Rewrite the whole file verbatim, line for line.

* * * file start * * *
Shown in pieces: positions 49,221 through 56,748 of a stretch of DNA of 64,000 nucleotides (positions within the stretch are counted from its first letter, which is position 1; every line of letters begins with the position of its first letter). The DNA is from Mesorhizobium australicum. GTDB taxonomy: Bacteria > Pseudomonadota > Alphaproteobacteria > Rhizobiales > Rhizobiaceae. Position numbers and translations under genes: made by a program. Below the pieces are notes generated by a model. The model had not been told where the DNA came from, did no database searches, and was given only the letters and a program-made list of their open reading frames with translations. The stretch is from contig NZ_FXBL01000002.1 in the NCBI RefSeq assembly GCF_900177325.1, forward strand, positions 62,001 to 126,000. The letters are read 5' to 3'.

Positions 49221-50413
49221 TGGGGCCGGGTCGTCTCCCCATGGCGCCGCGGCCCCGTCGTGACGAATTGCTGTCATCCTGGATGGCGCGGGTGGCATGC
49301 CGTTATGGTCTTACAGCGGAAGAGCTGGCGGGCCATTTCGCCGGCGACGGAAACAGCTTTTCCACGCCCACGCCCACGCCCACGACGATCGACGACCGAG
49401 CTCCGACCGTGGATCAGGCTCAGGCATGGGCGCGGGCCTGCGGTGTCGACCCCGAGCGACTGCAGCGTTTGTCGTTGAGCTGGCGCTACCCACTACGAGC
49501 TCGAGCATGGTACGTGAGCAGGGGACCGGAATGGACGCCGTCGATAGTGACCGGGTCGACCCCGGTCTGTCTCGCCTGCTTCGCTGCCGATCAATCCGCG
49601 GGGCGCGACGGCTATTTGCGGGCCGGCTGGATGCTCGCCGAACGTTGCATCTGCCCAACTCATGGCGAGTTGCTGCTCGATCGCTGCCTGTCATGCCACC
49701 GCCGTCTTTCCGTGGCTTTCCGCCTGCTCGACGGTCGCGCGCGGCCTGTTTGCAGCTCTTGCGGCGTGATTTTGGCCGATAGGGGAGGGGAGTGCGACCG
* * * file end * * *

Shown in pieces: positions 49,221 through 56,748 of a stretch of DNA of 64,000 nucleotides (positions within the stretch are counted from its first letter, which is position 1; every line of letters begins with the position of its first letter). The DNA is from Mesorhizobium australicum. GTDB taxonomy: Bacteria > Pseudomonadota > Alphaproteobacteria > Rhizobiales > Rhizobiaceae. Position numbers and translations under genes: made by a program. Below the pieces are notes generated by a model. The model had not been told where the DNA came from, did no database searches, and was given only the letters and a program-made list of their open reading frames with translations. The stretch is from contig NZ_FXBL01000002.1 in the NCBI RefSeq assembly GCF_900177325.1, forward strand, positions 62,001 to 126,000. The letters are read 5' to 3'.

Positions 49221-50413
49221 TGGGGCCGGGTCGTCTCCCCATGGCGCCGCGGCCCCGTCGTGACGAATTGCTGTCATCCTGGATGGCGCGGGTGGCATGC
49301 CGTTATGGTCTTACAGCGGAAGAGCTGGCGGGCCATTTCGCCGGCGACGGAAACAGCTTTTCCACGCCCACGCCCACGCCCACGACGATCGACGACCGAG
49401 CTCCGACCGTGGATCAGGCTCAGGCATGGGCGCGGGCCTGCGGTGTCGACCCCGAGCGACTGCAGCGTTTGTCGTTGAGCTGGCGCTACCCACTACGAGC
49501 TCGAGCATGGTACGTGAGCAGGGGACCGGAATGGACGCCGTCGATAGTGACCGGGTCGACCCCGGTCTGTCTCGCCTGCTTCGCTGCCGATCAATCCGCG
49601 GGGCGCGACGGCTATTTGCGGGCCGGCTGGATGCTCGCCGAACGTTGCATCTGCCCAACTCATGGCGAGTTGCTGCTCGATCGCTGCCTGTCATGCCACC
49701 GCCGTCTTTCCGTGGCTTTCCGCCTGCTCGACGGTCGCGCGCGGCCTGTTTGCAGCTCTTGCGGCGTGATTTTGGCCGATAGGGGAGGGGAGTGCGACCG